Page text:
Out of sight, but never out of mind


BY Aline Reynolds

Joseph Graffagnino Sr., the father of a New York City firefighter who died in the 2007 Deutsche Bank building fire, delivered an unexpected and poignant testimony on Monday evening at 250 Broadway.

His remarks stood in juxtaposition to a presentation made only minutes later by the Lower Manhattan Development Corporation on the demolition of 130 Liberty Street, where the Deutsche building once stood. The presentation marked the end of a flawed and delayed project that took Joseph Peter Graffagnino Jr.’s life two days before his 34th birthday. He died on August 18, 2007 along with 53-year-old Robert Beddia, in a blaze that set afire the upper floors of the building that were undergoing demolition.

Thirty-nine months later, Graffagnino Sr. said, it was discovered that the demolition job wasn’t carried out properly.

“When questioned about their responsibilities, we heard hundreds of excuses, including they weren’t trained, didn’t understand, or didn’t think it applied to them,” he said.

It is “inconceivable,” Graffagnino Sr. said, that the building violations at 130 Liberty Street were accidental.

Nevertheless, the fire brought safety and regulations of NYC buildings in the spotlight.

State and city “watchdogs” he said, are now monitoring buildings all over Manhattan to ensure that safety requirements are met.

“Does it slow down construction and deconstruction of buildings? Yes, it does,” he said. “Does it add to the costs and time involved? Of course. But it should prevent another tragedy from happening, and it does safeguard not only first responders, but also our fellow citizens.”

Heightened security enforcement, however, is coming at taxpayers’ expense. The L.M.D.C., Graffanigno Sr. noted, spent more than $900,000 in legal fees since the incident; and the city spent $6.5 million.

The NYC Department of Buildings and the Fire Department of New York issued 27 “stop work orders” against Bovis Lend Lease for safety violations – the equivalent of nearly two per month – from March 2009 to May 2010. Yet the New York County District Attorney did not reopen the criminal case against contractors John Galt whom Bovis hired for the job when he had the opportunity noted Graffagnino Sr.

“It seems that law enforcement officials and politicians just want to keep their jobs while millions of tax dollars are wasted and New Yorkers are put at risk,” said Graffagnino Sr.

Community Board 1 Chair Julie Menin reminded Graffinigno Sr. that C.B. 1 passed a resolution opposing the L.M.D.C.’s hiring of John Galt to demolish the building in the city after hearing about supposed links to the mafia and the company’s lack of experience.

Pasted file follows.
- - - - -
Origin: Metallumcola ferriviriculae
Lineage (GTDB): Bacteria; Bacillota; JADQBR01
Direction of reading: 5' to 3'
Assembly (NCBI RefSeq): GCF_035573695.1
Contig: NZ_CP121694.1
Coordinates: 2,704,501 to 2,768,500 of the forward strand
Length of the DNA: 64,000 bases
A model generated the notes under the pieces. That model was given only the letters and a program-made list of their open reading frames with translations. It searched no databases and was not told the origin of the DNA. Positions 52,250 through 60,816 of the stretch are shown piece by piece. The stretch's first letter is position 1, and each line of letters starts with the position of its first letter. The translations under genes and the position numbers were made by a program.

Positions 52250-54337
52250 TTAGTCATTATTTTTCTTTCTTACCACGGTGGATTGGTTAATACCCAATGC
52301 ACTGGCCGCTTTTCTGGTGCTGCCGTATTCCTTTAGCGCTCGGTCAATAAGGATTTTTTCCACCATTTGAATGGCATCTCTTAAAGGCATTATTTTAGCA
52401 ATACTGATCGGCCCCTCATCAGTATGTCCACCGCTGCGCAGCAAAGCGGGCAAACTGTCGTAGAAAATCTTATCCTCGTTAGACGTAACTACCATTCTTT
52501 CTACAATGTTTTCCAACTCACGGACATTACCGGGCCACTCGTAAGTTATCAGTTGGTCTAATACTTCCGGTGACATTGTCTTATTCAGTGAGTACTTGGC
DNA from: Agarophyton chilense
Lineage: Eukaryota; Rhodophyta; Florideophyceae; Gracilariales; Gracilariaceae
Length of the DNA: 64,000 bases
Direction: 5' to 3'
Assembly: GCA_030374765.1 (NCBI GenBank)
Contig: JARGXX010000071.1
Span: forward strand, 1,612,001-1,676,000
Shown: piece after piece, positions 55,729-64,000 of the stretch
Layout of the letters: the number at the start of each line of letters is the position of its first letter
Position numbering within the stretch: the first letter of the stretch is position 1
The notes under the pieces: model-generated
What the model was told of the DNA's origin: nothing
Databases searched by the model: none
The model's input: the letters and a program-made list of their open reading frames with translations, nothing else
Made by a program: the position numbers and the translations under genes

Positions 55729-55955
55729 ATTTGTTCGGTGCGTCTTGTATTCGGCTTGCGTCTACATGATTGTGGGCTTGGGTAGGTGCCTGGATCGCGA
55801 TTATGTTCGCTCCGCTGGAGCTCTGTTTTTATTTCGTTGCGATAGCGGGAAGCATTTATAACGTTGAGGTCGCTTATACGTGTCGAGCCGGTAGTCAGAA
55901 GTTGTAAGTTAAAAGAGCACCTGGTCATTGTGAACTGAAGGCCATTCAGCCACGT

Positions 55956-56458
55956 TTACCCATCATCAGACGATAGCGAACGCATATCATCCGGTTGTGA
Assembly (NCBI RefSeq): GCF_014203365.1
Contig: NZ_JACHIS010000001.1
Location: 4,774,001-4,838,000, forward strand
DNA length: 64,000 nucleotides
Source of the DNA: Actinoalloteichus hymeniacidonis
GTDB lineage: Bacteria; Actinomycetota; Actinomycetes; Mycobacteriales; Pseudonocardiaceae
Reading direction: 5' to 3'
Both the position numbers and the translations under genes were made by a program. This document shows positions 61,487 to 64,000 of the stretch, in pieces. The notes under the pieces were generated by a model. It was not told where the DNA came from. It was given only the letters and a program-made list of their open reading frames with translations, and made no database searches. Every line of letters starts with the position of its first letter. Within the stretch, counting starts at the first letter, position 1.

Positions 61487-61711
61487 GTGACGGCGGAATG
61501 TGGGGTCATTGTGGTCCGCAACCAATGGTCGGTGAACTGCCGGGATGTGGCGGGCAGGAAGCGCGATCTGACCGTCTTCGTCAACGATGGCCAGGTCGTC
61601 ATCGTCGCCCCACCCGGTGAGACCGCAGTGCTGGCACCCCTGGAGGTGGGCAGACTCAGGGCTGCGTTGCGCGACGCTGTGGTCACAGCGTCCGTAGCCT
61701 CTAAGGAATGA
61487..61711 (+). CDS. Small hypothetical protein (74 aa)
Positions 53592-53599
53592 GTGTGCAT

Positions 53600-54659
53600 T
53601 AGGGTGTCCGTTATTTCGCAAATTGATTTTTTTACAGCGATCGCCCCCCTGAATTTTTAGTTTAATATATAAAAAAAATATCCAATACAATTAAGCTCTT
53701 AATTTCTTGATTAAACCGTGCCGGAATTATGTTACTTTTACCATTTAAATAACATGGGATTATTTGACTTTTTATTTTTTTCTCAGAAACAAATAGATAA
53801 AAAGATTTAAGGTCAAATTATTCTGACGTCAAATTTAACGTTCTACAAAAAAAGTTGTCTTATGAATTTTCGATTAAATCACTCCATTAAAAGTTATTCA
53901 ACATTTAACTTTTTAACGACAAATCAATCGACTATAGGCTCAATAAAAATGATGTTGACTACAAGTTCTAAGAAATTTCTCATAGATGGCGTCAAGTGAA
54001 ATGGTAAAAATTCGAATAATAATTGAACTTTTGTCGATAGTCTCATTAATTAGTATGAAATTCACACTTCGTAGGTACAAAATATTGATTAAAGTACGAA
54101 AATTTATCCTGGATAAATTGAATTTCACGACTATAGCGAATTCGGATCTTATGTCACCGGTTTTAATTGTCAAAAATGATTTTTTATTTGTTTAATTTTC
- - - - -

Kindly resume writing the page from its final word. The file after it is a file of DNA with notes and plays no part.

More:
“They completely ignored us,” said Menin, “and said we didn’t know what we were talking about.”

“The result was an absolutely tragic event, where two firefighters lost their lives.”

“We have no comment on [Graffanigno’s] statement,” said L.M.D.C. Spokesperson John DeLibero in an e-mail.

Demolition of the 41-story tower which was contaminated with asbestos and other harmful toxins from falling debris on 9/11 was finally completed last week. Bovis, the company hired for the job, is now removing the structural steel, rebar and concrete from the site. Air monitoring will be ongoing until the end of the month.

“As long as materials original to building will be on the site, some form of monitoring going on,” said Josh Rosenbloom, director of city operations at the L.M.D.C.

The committee said now that 130 Liberty is down, it is time for the L.M.D.C. to devise a sunset plan. Bureaucracies such as the L.M.D.C. tend to perpetuate themselves longer than necessary, according to committee member Bill Love. “The original mission is over,” he said. “We’re reaching the end of the line with the L.M.D.C.”

He and the other members voted unanimously in favor of a resolution that urges the L.M.D.C. to release its remaining grant money and transfer any additional legal and compliance tasks to other state and city agencies.

“The transfer of all such duties,” the resolution states, “should be completed as soon as possible and an orderly dissolution of the agency should certainly occur no later than the tenth anniversary of September 11.”

DeLibero said the L.M.D.C. wouldn’t comment on its plans to sunset.

The committee also requests that the land swap between the L.M.D.C. and the Port Authority of New York and New Jersey occur as soon as possible, so that construction of the underground Vehicle Security Center parking complex can begin.

The two parties made an agreement in 2003 to exchange the parcel at 130 Liberty with approximately eight acres of land that will be the future site of the National September 11 Memorial and Museum.

The Port Authority, which is currently using 130 Liberty as a staging ground for the V.S.C., will have full access to the site by the end of the month, according to the L.M.D.C. But, while the L.M.D.C. is granting access to the Port Authority, the land swap has not taken place, according to Rosenbloom.

“We’re working on sorting out different political, legal and financial arrangements,” Rosenbloom told the committee, deeming it a “very long, time-consuming process.” He wouldn’t disclose a tentative date for the land swap.

“There are a lot of [agencies] that have to approve it before it can be negotiated,” explained John Delibero, a spokesperson for the L.M.D.C.

Construction of the V.S.C. would begin immediately after the swap is finalized, according to a Port Authority spokesperson. It is scheduled for completion next year.

The resolution also called on the Port Authority, the future owner of 130 Liberty, to initiate an open, transparent public planning process for the redevelopment of the site “in a financially sustainable matter.”